Sen. Ted Cruz and his backers seem confident they can corral the support of enough delegates to deny Donald Trump the Republican nomination of the first ballot. Scores of the first-ballot “unbound” delegates, Cruz and many in the media think, have actually been bound to the Texas senator.
But unless by “bound” they mean physically tied up with a pistol to their heads, Cruz’s confidence may be perilously misplaced. Because Cruz has two problems: Donald Trump — and Ted Cruz.
“I think at a contested convention, we are going to earn the support, build together and unify the party, earn the support of the majority of the delegates,” Cruz told Sean Hannity of Fox News on April 25.
Not so fast.
Estimates of the number of unbound delegates have ranged from just over 100 to up to 150, with some even pegging the number at closer to 200. What Cruz does not understand, should Trump not quite gain the 1,237 delegate he needs during the primaries, is the enormous pressure these delegates will be under to support the New Yorker, even if Cruz’s political machine — known to be as well-oiled as the Texas senator’s fading pompadour — thinks it has them wrapped up.
That’s because between the final primaries on June 7 and the Republican nomination on July 18, Trump will have nearly six long weeks to deploy his most fearsome weapon: personal persuasion.
The nation’s consummate dealmaker will be meeting one-on-one with these delegates. He will be overwhelming them with charm, explicit and implicit promises, and possibly, if all else fails, threats. The man who has assembled a vast real estate empire in the shark-infested business environment of New York knows as well as anyone alive how to move “no” to “yes.”
This personal touch is a talent Ted Cruz probably lacks in abundance. He has accumulated the support of five out of 100 U.S. senators he serves with, three of whom originally backed someone else. Because, having worked with him personally, the other 95 detest him.
This personal touch is a talent Ted Cruz probably lacks in abundance.
Cruz couldn’t even get Gov. John Kasich to hold for more than a few hours to his “deal” to allow the Texan free rein in Indiana. The day after the pact became public, Kasich was telling Indiana voters to go ahead and vote Kasich.
And Trump won’t be the only one working the delegates over. His beautiful, charming daughter Ivanka, herself already a successful veteran of the Darwinian Manhattan business world, will be cooing at them over coffee and pastries or — better — cocktails.
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And these delegates will be receiving the Trump Treatment in plush pads like Donald’s suite in Trump Towers or his Mar-a-Lago estate.
Such tactics are not to be underestimated. I once had an old associate of Lyndon Johnson’s tell me he had actually married someone because Johnson, one of America’s other great persuaders, demanded it. He was not proud of the fact. “You just trying saying ‘no’ when the president of the United States is crying real tears on your shoulder,” he said.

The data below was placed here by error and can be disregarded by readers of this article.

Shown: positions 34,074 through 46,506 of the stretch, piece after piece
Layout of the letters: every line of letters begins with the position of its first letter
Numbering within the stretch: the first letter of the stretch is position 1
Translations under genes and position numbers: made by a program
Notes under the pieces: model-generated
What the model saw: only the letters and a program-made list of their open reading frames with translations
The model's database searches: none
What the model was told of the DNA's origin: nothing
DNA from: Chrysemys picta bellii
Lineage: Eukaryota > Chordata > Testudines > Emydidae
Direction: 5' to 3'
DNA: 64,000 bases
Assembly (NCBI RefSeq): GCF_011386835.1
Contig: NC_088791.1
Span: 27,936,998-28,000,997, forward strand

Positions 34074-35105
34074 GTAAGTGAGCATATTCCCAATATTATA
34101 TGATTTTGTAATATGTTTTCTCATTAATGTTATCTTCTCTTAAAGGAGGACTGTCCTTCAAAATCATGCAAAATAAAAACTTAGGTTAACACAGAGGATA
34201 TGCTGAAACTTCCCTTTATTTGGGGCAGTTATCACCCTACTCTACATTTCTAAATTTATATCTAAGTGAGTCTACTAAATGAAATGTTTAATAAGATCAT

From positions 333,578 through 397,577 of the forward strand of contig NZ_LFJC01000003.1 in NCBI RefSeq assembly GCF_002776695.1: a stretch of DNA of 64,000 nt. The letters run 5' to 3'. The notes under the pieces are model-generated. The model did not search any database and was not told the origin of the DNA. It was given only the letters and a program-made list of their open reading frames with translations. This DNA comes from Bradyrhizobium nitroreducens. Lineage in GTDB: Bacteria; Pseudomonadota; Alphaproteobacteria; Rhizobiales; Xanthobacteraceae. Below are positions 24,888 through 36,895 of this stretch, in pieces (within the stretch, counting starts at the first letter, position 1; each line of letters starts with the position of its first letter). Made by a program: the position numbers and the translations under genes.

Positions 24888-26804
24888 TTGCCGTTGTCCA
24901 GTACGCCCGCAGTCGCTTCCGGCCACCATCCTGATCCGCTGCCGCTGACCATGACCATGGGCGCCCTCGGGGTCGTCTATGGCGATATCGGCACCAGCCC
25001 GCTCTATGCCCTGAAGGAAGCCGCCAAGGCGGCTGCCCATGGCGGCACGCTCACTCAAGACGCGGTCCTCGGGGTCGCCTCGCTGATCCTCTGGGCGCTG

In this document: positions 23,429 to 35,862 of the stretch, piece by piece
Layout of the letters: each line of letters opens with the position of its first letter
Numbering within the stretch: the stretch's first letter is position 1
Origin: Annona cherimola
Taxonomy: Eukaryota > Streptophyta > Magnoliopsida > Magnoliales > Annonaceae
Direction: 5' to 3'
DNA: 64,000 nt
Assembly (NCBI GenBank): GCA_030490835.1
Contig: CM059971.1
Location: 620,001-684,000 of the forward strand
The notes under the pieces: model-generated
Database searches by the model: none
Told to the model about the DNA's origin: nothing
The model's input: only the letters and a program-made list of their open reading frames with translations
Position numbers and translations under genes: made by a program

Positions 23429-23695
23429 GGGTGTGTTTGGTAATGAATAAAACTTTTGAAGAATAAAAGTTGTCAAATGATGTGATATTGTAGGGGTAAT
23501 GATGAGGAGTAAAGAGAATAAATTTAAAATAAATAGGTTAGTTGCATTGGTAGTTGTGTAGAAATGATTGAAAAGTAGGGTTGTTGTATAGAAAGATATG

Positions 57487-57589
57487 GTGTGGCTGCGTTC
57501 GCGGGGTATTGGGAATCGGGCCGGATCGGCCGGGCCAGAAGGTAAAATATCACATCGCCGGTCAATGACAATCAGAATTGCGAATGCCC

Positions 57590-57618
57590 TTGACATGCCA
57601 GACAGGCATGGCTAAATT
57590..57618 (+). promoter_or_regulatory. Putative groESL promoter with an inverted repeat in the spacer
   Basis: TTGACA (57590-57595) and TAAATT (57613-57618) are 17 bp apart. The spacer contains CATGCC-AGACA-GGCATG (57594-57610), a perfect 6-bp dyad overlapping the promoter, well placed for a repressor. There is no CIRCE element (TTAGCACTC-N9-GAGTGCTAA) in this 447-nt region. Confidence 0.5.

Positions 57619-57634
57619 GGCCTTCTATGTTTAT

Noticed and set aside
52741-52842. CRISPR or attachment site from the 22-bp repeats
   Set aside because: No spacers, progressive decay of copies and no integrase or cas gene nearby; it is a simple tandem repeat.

Add to this the enormous pressure these delegates will be under to support the undeniable choice of Republican voters, who, under any scenario, will have backed Trump over the other candidates by vast numbers by the end of voting. The notion that “delegates choose” a nominee is quaint. The people, and presumably many of the delegates themselves, have long since discarded the notion that others have a right to pull levers in their stead.
Those who argue that a “contested convention” is nothing new must reach back decades, or even centuries, to prove their point. We live in a society today that, mostly, does not recognize the right of the elite to make choices for them in a democratic election. And there will be thousands of Trump supporters in the streets of Cleveland — where the convention will be held — to drive home the point.
In Pennsylvania, which will send 54 unbound delegates to the convention, news organizations suggest that as many as half will honor the votes of the people in their districts, no matter their personal predilections. Cruz likely will find that many others will follow suit.
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In North Dakota, where Cruz supposedly has the backing of 18 of 25 unbound delegates, things may not be what they seem.
“It’s still not clear how loyal all of Cruz’s slate will be if the Republican nomination heads to a contested convention in Cleveland, as several included on it told Politico they were only leaning toward Cruz, or simply opposed to Trump,” Politico reported.
Cruz will no doubt be buttonholing as many delegates as he can, too. The only problem with this strategy — certainly you’ve heard Cruz speak — is that they will be forced to listen to Ted Cruz.
Keith Koffler is the editor of the website White House Dossier.